Pathogenic Shigellae and Yersiniae are one ofthe leading causes of foodborne diseases. While these diseases can be theoretically treated with antibiotics, the high incidence of the multidrug-resistant strains means that development of new antimicrobial treatments is critical. Bacteria corrupt numerous biochemical pathways of the host and understanding of these mechanisms directly contributes to the novel target drug discovery as well as it facilitates research on the established drug targets. However, many important aspects ofthe bacteria-host protein interactions remain unknown. Deubiquitinating enzymes (DUBs) regulate ubiquitination, a reversible modification that controls protein function, stability and localization. Our long-term goal is to understand the functions of DUBs in bacterial infection in order to facilitate discovery of novel therapies and diagnostics. The overall objective in this proposal is to determine the functions of DUBs in the foodborne diseases caused by Shigella and Yersinia by using an integrated proteomics approach and functional studies. Our central hypothesis is that human DUBs, such as 0TUB1, and their associated protein networks are central to virulence in shigellosis and yersiniosis, and that DUB activity is regulated by bacteria and host, consequently determining the disease outcome. Assessment of DUB-associated protein networks and their role in pathogenesis is novel and innovative. We will use two very different enteropathogens to unveil conserved as well as strain-specific biological functions of the DUBs. The rationale for the proposed research is that once we know functions and downstream pathways of DUBs affected by these infections, we can quantify the relevance of DUBs to these diseases and apply this information to a rational drug design.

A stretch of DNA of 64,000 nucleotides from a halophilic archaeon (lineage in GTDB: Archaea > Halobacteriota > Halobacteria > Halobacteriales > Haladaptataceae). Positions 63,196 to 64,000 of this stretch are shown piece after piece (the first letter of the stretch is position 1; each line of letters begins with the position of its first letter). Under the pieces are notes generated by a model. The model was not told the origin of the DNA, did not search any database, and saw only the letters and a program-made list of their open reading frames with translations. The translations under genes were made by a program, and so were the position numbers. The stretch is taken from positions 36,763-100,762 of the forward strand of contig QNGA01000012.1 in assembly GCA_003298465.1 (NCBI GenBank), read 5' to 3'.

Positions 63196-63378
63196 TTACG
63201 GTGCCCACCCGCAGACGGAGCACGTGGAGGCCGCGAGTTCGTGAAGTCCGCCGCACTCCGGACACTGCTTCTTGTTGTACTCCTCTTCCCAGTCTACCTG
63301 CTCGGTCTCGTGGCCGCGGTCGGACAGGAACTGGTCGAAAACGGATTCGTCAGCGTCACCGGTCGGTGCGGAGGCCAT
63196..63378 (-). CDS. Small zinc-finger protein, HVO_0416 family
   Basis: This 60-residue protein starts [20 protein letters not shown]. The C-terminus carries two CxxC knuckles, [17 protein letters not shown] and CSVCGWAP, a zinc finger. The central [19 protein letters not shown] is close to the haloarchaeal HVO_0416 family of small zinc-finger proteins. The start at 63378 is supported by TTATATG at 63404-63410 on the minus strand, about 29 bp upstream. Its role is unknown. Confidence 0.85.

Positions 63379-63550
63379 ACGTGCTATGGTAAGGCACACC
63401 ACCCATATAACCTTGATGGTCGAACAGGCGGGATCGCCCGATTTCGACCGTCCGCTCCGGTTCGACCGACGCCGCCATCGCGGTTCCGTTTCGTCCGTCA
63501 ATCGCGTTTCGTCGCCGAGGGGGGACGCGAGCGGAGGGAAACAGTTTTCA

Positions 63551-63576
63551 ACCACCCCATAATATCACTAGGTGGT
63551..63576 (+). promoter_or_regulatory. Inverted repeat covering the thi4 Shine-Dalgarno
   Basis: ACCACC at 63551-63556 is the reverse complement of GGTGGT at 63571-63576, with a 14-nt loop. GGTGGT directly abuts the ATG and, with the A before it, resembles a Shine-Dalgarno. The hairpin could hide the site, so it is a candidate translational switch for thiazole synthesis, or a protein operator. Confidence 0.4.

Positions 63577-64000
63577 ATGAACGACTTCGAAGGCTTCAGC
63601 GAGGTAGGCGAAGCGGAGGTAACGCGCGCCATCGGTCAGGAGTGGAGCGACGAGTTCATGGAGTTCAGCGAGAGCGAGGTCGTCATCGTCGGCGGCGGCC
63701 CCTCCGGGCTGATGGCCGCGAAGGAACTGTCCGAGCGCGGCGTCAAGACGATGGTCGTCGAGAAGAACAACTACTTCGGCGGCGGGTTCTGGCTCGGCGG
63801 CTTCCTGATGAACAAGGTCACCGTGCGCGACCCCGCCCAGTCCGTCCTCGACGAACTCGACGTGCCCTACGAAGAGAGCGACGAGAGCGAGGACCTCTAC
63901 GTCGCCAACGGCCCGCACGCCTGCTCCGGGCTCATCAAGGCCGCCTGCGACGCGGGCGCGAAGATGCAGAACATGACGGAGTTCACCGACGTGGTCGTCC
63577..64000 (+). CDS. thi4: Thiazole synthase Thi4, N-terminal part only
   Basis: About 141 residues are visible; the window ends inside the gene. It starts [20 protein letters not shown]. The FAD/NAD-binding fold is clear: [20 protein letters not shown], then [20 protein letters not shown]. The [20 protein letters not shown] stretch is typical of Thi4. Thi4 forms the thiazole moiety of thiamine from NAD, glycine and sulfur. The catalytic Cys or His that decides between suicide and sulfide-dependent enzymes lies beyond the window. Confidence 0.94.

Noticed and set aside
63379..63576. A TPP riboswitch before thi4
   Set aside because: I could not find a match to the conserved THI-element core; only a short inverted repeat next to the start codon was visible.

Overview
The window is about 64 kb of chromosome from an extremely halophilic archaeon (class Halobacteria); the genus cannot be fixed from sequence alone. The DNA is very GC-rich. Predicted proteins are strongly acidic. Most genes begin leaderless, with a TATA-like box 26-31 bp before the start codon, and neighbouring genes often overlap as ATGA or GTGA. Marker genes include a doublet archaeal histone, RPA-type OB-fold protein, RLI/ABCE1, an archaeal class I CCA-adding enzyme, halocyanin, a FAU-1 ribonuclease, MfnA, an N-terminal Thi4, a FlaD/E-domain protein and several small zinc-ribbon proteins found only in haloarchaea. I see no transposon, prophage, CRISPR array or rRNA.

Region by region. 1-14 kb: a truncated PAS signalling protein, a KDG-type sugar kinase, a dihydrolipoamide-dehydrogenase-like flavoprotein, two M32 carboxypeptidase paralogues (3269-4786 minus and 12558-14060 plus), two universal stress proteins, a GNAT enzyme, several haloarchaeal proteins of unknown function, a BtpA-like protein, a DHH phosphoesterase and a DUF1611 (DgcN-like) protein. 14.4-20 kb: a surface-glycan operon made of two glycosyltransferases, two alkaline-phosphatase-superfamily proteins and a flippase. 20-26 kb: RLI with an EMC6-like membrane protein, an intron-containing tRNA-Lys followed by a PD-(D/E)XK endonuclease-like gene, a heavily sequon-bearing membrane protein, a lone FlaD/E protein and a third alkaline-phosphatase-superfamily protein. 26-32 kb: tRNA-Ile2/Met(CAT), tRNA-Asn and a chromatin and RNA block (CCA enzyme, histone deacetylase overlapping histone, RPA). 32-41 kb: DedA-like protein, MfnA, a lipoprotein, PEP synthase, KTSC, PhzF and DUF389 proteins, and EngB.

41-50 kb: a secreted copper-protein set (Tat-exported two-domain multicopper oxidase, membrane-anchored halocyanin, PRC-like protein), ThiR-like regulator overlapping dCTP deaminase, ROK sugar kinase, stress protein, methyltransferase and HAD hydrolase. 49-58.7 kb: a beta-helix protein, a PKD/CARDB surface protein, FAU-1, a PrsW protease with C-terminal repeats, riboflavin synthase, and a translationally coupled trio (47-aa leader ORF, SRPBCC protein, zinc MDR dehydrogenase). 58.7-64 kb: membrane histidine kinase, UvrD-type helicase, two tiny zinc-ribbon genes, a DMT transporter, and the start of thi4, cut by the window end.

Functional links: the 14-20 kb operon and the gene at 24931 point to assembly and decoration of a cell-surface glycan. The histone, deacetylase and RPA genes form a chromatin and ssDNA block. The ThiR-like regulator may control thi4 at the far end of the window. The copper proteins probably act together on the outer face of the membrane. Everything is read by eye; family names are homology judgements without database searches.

This comprehensive study of deubiquitinating enzymes involved in infections with Shigella and Yersinia will provide characterization of novel host responses to enterobacterial infections and insights into the hostpathogen interplay. It signifies an importance for translational medicine due to its contribution to finding protein targets for new chemotherapeutics, clearly required for an effective treatment of these infectious diseases.
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